"They like it."
Translation:De tycker om det.
Can someone explain the difference between de and dom? And the difference between det and den in this sentence?
”De” is spelt such but pronounced ”dom” (the audio voice gets it wrong). ”Det” refers to an ett-word, or a word of unknown gender. It would have been den if it referred to an en-word.
I just got marked incorrect for not selecting "de tycker om den" - are "den" and "det" interchangeable when the sentence is simply "they like it", without knowing what "it" is?
This can be about some thing, which could then be either an ett or en noun. Like, 'I gave them a book. They like it'.
Is this like using sie or er in German as "it" and hem in Dutch as "it" and elle / il as "it" in French?
If so, is det feminine and den is common? Äpple is det, flicka is den?
Yes, it's like using sie/er/es or elle/il as 'it'.
Common gender is 'common' to all nouns that used to be feminine or masculine historically, the other words are neuter ('it'). So words like flicka, man, kvinna, pojke are not feminine/masculine in Swedish, they are common gender.
Ok thank you! For some reason I was thinking ett was feminine and en was masc/neuter. Oops. I guess ett is neutral. Thanks! :D
So if you don't know the object being referred to, should you default to den or det?
den as long as you're really referring to an unknown object. If you need to have a pronoun solely for grammatical reasons, it'll be det.
What's the difference between saying De gillar det and De tycker om det?! Are they just interchangeable?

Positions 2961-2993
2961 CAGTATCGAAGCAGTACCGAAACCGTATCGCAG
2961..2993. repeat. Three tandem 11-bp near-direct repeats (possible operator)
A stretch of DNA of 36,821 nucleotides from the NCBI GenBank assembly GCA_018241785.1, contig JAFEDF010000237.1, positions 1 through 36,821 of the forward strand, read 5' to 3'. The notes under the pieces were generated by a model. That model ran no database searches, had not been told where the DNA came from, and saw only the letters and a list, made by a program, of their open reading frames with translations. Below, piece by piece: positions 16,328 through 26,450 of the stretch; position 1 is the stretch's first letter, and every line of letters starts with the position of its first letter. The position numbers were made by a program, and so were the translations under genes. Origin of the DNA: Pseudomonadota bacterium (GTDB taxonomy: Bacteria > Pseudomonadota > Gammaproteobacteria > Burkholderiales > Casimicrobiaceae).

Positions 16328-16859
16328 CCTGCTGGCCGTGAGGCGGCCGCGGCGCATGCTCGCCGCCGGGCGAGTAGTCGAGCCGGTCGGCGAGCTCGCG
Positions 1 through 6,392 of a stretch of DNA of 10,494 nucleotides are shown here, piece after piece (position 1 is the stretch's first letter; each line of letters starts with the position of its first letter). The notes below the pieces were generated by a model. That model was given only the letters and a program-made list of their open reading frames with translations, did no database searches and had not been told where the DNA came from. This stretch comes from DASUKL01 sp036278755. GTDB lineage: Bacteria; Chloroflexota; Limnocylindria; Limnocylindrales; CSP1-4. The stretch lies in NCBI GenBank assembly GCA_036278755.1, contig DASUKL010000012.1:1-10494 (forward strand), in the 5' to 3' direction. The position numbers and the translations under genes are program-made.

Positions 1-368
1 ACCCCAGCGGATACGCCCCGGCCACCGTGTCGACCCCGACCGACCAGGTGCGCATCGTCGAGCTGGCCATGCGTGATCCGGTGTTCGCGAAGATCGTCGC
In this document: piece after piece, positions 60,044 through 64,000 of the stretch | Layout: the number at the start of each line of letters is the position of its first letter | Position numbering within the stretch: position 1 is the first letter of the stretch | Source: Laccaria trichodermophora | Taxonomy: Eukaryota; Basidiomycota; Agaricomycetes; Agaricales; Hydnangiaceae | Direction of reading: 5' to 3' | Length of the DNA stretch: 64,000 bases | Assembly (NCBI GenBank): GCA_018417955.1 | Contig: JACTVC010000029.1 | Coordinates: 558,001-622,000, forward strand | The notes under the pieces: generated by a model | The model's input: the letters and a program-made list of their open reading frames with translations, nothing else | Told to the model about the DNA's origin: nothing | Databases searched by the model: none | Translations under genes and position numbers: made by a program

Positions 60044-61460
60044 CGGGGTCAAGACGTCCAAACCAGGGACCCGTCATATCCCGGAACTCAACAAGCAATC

Basically, yes. gillar is a tad more colloquial but there's no real difference in meaning.
Call me an idiot, but i still dont understand when i need to use "om" and when i dont, can anyone help me?
I'm just curious if the word order is flexible here. Is it possible to say "De tycker det om?" or does it just not make sense? It somehow sounds better to me in this order.
These answers seem really inconsistent. Sometimes det is accepted, sometimes it isn't. Am I missing something?
Both det and den are accepted here, because this is a sentence where we're talking about a specific object, but we don't know what that object is. In many sentences, only det works because it is an 'empty' pronoun that does not refer to a specific object. (we usually compare with it in it is raining) I think it's pretty consistent in the course by now, there may be some errors left but there aren't huge amounts of them. Ask again on other sentences if there isn't already an explanation in the comments there.
Ah, I understand. Thanks very much.